Fitness has become an important part of my families’ life. My wife and I have committed to giving each other the time we need to exercise. In fact, the most acceptable excuse for a change to ‘the schedule’ is to catch a workout. Spring through early winter consists of a series of outdoor adventures where we increasingly challenge our children to hike, bike, and swim a little more than they did last year. Selfishly, the more independent they become the move activities we can do as a family and any chance to spend time together outside is golden.
Given our love of physical activity, you would think we would be excited to have our children participate in organized sports. I have to admit, I have a love/hate relationship with kids sports. I love watching my kids try something new, but I dislike the beginning of organized competition. If we’re being honest, we all want our kids to be successful, but not every child will be a star. Also, I simply don’t have the focus needed to watch very young children chase a ball and I have even less patience for the parents screaming from the sidelines about how their child should ‘get the ball’. Even less exciting is the cost, programs scheduled at the most inconvenient times of the day, and yet another activity to prepare for in an already hectic schedule.
So far, we’ve had mixed experiences. Our children enjoy the social aspects of attending sporting programs, but definitely struggle with the expectations to listen and engage in the lessons. We are not ambitious or driven parents, so they have very little pressure to perform. My one true nightmare sports program was a running group. My son’s comment says it all, “the class would be better if we actually ran.” We could have saved ourselves the program fee and several ugly meltdowns experienced by my daughter when she was shamed by the instructor for running. I’m actually not kidding and still fuming. We ultimately ran with our kids, an activity Sharlene continues to do, creating an awesome family experience.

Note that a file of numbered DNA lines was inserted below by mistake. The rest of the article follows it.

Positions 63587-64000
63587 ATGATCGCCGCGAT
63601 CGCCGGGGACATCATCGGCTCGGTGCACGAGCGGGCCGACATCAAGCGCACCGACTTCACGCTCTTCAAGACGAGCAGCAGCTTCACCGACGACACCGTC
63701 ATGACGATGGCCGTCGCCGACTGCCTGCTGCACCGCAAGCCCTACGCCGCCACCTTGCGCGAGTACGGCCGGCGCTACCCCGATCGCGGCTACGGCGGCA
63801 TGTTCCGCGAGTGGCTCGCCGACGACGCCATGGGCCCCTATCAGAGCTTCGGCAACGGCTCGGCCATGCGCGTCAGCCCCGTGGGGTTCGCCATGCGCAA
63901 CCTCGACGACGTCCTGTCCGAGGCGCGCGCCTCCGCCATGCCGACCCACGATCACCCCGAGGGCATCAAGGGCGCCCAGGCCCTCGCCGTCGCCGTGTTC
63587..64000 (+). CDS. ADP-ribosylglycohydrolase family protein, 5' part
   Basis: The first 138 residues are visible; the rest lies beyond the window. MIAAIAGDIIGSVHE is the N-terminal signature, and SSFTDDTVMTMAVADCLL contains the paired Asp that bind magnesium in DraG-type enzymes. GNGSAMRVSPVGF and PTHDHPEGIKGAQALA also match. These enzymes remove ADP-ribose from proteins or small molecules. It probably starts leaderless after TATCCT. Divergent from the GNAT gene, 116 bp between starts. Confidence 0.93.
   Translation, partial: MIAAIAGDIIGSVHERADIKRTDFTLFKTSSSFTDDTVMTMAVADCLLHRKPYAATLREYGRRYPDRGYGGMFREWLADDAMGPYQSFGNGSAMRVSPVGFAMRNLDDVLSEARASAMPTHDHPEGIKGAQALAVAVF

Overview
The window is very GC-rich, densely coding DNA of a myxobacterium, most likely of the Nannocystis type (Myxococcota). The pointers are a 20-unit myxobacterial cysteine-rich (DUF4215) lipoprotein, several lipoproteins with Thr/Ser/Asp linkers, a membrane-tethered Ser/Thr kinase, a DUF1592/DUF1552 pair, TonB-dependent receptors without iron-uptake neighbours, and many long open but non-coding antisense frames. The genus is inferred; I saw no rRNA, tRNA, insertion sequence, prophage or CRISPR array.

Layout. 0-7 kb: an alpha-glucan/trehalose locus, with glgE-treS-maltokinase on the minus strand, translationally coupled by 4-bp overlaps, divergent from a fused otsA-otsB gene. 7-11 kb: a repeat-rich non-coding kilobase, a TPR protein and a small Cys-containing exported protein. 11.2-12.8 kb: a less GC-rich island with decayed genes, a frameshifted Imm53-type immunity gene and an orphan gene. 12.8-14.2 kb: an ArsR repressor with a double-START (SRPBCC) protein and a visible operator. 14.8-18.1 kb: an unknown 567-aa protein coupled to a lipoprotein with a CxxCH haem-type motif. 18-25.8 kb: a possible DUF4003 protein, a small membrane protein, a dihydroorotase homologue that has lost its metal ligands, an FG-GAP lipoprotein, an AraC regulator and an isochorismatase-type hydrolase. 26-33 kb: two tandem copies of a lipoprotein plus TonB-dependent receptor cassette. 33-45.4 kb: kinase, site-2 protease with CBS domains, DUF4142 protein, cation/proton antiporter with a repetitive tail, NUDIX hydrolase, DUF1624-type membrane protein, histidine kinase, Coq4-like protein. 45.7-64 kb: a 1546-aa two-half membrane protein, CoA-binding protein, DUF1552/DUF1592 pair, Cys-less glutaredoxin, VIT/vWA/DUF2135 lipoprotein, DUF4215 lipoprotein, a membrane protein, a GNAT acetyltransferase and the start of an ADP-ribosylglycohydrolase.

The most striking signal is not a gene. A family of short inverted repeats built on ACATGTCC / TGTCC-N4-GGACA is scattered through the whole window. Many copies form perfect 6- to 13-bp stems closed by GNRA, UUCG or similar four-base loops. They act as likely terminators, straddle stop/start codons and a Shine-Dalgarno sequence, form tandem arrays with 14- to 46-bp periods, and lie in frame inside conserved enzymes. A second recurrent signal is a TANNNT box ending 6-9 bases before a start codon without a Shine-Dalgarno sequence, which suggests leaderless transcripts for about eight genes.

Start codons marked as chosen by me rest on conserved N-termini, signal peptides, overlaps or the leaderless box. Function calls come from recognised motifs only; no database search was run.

This year we are trying more individualized sports. Some of the literature for children diagnosed with Attention Deficit recommend more independent sports including swimming, karate, and running. Even our very typical child responds well to these more independent sports. I have to admit to being excited that one or more of these sports will be a lifelong activity or at least a bridge to a healthy life.
3 thoughts on “Sports, a bridge to a healthy life!”
Would it be bad to hope now that it’s also their college tuition money? 🙂
Amen! to everything you’ve written. Your son’s comment does distill it, and it’s horrific that your daughter had to experience what she did downwind from a “running instructor.”
One of the reasons that I have loved swimming for my entire life and took such pleasure in teaching so many kids to swim and so many older youngsters lifesaving is that neither has to be competitive. Swimming for me is as meditative as it is a workout. Running does that for your whole family. Both permit you to breathe deeply and work up a sweat, body and soul. Enjoy on!
I personally love individualized sports – hope those work out better! Lills hasn’t been involved in any sports yet, she doesn’t seem interested so I’m just going with it 🙂